2

Mary, As a guitarist and song writer, myself, I know what you want. I spent almost 10,000 hours on the guitar and on the serious study of music to get to the point that I could begin to write music. It does not come easy. It takes time, maybe less for you, maybe more. Sure, I hear there are musical programs that will write for you. Never tried them. But, ...


2

It's a little unclear to me what you are trying to do with this, but here are some thoughts: Pretty much any audio property can be used to control this system granted you have the ability to analyze the input and know how to map it to the control value. If you do not want/need the input filtered out, you could use a glockenspiel, for example, which will ...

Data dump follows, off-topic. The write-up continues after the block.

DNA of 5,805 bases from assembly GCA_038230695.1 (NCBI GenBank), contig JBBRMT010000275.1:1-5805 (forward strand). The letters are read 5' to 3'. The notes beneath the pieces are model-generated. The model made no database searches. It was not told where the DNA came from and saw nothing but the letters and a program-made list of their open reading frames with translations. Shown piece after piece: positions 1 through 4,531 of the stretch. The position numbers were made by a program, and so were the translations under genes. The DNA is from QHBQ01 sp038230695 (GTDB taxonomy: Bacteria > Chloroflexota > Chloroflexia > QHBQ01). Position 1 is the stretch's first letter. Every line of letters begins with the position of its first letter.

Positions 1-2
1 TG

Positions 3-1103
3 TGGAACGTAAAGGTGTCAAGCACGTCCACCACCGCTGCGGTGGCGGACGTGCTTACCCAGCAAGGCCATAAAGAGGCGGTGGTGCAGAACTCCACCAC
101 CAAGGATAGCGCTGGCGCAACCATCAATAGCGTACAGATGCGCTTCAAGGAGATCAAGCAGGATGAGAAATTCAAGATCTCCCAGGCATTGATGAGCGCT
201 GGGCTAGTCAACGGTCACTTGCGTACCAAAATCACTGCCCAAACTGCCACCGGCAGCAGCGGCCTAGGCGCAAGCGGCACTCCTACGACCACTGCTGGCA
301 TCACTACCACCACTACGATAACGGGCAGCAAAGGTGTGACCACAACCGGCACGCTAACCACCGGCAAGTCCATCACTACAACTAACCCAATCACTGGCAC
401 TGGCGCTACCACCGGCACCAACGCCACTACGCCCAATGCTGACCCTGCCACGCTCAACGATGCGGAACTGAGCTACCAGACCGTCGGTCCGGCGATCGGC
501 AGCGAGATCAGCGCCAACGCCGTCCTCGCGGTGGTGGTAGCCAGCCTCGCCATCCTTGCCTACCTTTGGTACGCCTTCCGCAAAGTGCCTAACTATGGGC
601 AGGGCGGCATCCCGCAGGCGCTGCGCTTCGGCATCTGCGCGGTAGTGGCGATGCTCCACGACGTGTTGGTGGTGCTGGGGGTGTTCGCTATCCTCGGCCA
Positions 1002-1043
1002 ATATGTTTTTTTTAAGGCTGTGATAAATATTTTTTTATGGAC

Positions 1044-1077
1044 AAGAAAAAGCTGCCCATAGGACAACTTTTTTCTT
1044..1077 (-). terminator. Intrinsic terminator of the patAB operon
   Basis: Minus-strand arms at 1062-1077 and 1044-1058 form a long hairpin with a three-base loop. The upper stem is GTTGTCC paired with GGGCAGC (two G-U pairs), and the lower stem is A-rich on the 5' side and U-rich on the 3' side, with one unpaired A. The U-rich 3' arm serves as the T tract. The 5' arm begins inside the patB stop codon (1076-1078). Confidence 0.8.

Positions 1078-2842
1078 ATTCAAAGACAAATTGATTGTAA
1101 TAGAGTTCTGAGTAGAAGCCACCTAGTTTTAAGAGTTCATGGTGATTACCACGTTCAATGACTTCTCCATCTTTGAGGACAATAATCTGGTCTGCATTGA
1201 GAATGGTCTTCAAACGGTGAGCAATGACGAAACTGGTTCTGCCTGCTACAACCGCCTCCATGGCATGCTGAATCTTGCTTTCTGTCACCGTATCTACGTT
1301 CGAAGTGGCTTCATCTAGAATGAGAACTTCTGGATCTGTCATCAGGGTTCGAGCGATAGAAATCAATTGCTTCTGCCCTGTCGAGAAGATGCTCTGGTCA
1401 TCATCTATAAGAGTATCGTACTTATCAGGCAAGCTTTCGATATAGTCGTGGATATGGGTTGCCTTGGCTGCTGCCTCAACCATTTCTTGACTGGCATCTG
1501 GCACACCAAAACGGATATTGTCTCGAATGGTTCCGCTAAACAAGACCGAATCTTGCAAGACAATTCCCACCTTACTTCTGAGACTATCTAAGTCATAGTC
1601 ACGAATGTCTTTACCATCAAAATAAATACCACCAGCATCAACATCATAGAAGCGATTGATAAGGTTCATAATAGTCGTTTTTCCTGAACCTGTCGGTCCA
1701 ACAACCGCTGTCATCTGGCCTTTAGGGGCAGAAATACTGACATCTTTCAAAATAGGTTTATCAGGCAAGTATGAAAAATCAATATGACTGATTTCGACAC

2

You can pretty much do all the things that are used in digital communications (theory and practice). For examples: Code by pitch , aka the tune. Code by rhythm, i.e. half, quarter, eighth, etc. notes act as Lev-Zimpel compressed data bits. Code by meter - which is closer to FM broadcast, sort of, in that you're sending information over the speed rather than ...


2

Your question is a good one, but I think you can go about it in a slightly different way and end up with much more meaningful results. If we acontextually (that is, away from the music itself) try to compile a list of various musical traits, it will never be complete and it will never be specific enough. So instead of trying to list musical traits and then ...


1

Every scale has modes. As you shift what note in the pattern you start on, you come up with a different pattern that is related to the original scale pattern. The names of the modes however, are not named the same way as the diatonic modes. The names of the modes are not based off scale degrees, but how the notes look compared to the scales/modes of the ...